Saturday, September 8, 2012

EDUCATION VOTES September 8, 2012

Obama, Biden stand up for students, education at convention

"And now you have a choice - we can gut education, or we can decide that in the United States of America, no child should have her dreams deferred because of a crowded classroom or a crumbling school. No family should have to set aside a college acceptance letter because they don't have the money." - President Barack Obama
Michigan Supreme Court sides with collective bargaining ballot supporters

The Michigan Supreme Court ruled unanimously on Wednesday that voters have the right to decide a ballot proposal this November that would enshrine collective bargaining in the state's constitution.

Friday, September 7, 2012

6 Classroom Management Tips Every Teacher Can Use

by Dave Foley

Effective teachers are passionate about educating their students. They want to spend their time teaching, not dealing with classroom disruptions.
Here are some classroom management tips to help teachers settle problems, or prevent them from occurring, so that they can spend more of the classroom hour on teaching and learning.

1. Take Charge of Your Class

Get everyone’s attention before beginning class. That means the lesson won’t be started, the lecture won’t begin, and nothing will be written on the overhead until everyone is in his or her seat paying attention. It doesn’t take a shout of “Let’s be quiet” or “I won’t start until everyone is ready” to get them to focus on you. It can be just as effective to walk to the front of the room and engage them with something interesting to them such as “My thermometer said it was zero this morning. It must have been freezing out there waiting for the bus” or “How many of you saw the Hunger Games?” Open with couple attention getting comments and continue until everyone is with you. Remember, don’t start teaching until all eyes are on you and everyone is in their seat.

Thursday, August 30, 2012

Teachers and Teacher Unions Are the Same


There they go again--trying to divide teachers from their union. Do they really think teachers will choose the unfilled promises of a politician over their union? Teachers know New Jersey Governor Chris Christie is no friend of theirs and that the New Jersey Education Association and the National Education Association have been tireless advocates for their interests and the interests of their students.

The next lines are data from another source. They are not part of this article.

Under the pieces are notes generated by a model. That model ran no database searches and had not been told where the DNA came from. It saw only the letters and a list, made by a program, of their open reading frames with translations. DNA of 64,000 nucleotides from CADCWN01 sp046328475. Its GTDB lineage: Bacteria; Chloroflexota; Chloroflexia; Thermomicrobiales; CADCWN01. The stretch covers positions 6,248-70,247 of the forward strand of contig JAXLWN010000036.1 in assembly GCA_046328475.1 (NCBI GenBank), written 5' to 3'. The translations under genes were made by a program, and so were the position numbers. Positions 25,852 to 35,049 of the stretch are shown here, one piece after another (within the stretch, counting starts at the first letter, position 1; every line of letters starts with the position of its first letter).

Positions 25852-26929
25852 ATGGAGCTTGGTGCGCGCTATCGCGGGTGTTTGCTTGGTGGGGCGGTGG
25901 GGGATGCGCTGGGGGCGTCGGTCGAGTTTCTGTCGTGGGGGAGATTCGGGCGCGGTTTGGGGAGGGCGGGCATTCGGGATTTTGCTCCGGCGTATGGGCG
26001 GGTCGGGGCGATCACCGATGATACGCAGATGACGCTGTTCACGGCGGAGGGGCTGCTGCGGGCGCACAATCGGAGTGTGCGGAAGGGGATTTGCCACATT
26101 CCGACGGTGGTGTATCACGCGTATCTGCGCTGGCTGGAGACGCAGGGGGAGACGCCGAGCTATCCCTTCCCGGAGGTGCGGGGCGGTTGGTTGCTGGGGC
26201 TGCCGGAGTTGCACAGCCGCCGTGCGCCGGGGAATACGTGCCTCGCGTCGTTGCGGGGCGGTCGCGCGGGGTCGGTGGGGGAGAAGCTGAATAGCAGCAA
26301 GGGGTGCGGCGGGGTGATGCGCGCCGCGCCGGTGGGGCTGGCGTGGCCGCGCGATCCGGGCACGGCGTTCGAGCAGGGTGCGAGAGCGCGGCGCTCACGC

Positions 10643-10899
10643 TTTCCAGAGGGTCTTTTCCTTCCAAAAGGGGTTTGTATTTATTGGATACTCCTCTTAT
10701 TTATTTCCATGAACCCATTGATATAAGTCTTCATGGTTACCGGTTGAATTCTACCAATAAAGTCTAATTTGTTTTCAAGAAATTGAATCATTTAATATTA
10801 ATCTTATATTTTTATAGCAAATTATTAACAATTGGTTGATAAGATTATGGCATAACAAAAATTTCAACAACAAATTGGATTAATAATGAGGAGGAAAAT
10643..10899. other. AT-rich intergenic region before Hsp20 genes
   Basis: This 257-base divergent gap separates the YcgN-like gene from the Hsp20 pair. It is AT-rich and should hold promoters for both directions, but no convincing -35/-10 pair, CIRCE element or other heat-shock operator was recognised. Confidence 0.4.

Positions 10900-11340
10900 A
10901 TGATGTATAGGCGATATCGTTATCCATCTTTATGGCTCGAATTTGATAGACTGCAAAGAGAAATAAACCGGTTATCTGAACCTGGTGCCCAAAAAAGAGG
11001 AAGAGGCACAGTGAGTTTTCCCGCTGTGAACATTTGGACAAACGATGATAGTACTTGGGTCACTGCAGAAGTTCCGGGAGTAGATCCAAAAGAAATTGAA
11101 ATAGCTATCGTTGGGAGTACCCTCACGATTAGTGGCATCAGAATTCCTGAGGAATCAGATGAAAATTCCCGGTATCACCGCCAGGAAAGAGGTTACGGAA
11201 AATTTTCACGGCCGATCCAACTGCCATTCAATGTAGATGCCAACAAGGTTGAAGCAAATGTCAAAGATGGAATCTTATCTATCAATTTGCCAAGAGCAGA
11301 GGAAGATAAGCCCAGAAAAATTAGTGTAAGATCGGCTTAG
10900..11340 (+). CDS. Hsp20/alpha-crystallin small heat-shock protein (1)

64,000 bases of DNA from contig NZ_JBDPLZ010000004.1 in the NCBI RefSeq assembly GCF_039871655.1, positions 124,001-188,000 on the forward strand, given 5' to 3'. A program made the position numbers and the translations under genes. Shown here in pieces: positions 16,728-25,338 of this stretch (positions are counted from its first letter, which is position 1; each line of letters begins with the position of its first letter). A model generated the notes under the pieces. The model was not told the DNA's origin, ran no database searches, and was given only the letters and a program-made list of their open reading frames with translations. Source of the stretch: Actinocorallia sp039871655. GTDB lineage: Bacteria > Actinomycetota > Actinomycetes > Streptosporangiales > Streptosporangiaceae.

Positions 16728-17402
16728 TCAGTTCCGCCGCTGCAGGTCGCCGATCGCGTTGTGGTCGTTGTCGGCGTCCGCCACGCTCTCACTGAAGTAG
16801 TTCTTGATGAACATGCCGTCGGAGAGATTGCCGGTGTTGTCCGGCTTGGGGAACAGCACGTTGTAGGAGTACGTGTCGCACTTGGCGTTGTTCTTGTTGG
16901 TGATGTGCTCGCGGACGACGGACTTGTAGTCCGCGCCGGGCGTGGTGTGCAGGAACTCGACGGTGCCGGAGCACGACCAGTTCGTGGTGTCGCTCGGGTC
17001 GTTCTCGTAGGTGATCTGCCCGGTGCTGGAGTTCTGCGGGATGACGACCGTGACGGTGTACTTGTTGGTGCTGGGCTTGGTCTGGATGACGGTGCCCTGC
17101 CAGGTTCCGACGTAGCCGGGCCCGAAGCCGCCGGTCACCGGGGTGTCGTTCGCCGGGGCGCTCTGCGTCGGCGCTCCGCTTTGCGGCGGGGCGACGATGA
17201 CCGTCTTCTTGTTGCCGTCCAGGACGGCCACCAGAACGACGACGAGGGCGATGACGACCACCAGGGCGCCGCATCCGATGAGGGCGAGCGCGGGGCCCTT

Listening to Governor Christie deliver his keynote speech to the Republican National Convention was a fairy tale moment. He said, "They (Democrats) believe in teacher unions. We (Republicans) believe in teachers." As we say in the south, "That dog won't hunt."

Works for Me: Tips for Teachers by Teachers August 30, 2012

Multi-Purpose Scotch Tape
From May Ryan:
Ms. Ryan has a roll of packaging tape in her teacher tool belt. She's found an inventive way to hang her posters securely to the wall without ripping the poster when it's time to take it down. Read about her secret tape trick, and you'll keep a roll of tape in your belt too.

Read More About Scotch Tape

Thursday, August 23, 2012

Congrats to the LCEA INSIDER for its 500th Post

Thanks to all of our loyal followers and readers.  It will be exciting to see how much we will accomplish this year when our LCEA Executive Board joins the writing and posting team.  More than that, though, thanks for what you do everyday.  Now...the other part of our job--getting the right folks elected to set's time for all of us to roll up our sleeves.

The Seven Most Surprising Findings of the 2012 PDK/Gallup Poll on Public Schools

By William J. Bushaw, Ph.D., Executive Director of PDK International

As co-director of the PDK/Gallup Poll of the Public's Attitudes Toward the Public Schools, I anxiously await the results each year. It never fails. I am always surprised by what Americans think about their public schools — and this year is no different. So here you are — the seven most surprising findings of the 2012 PDK/Gallup poll. (For a free copy of the full report, go to or download the free Phi Delta Kappan iPad app.)
  1. There is lukewarm support for evaluating teachers using students' test scores. Only 52% of Americans favor teacher evaluations that include how well a teacher's students perform on standardized tests. Many policy makers and teachers know that we do not have the tools necessary to create a thoughtful teacher evaluation system that relies on student test results, and it looks like the public agrees, despite the attention this has received. My prediction: Look for an increasing percentage of Americans to oppose this in the future.

Saturday, August 18, 2012

Classroom Management Website Soars in Size, Popularity



By using a new website for much of the last year to help manage his middle school charges, California teacher Ricardo Higuera said, "I found myself doing a lot less yelling."
The free website ClassDojo, the brainchild of a former teacher and a computer game developer, launched quietly about a year ago, and today the education startup announced it has more than 3.5 million teacher and student users in 30 countries, most of them in the United States. It officially shed its beta label, too.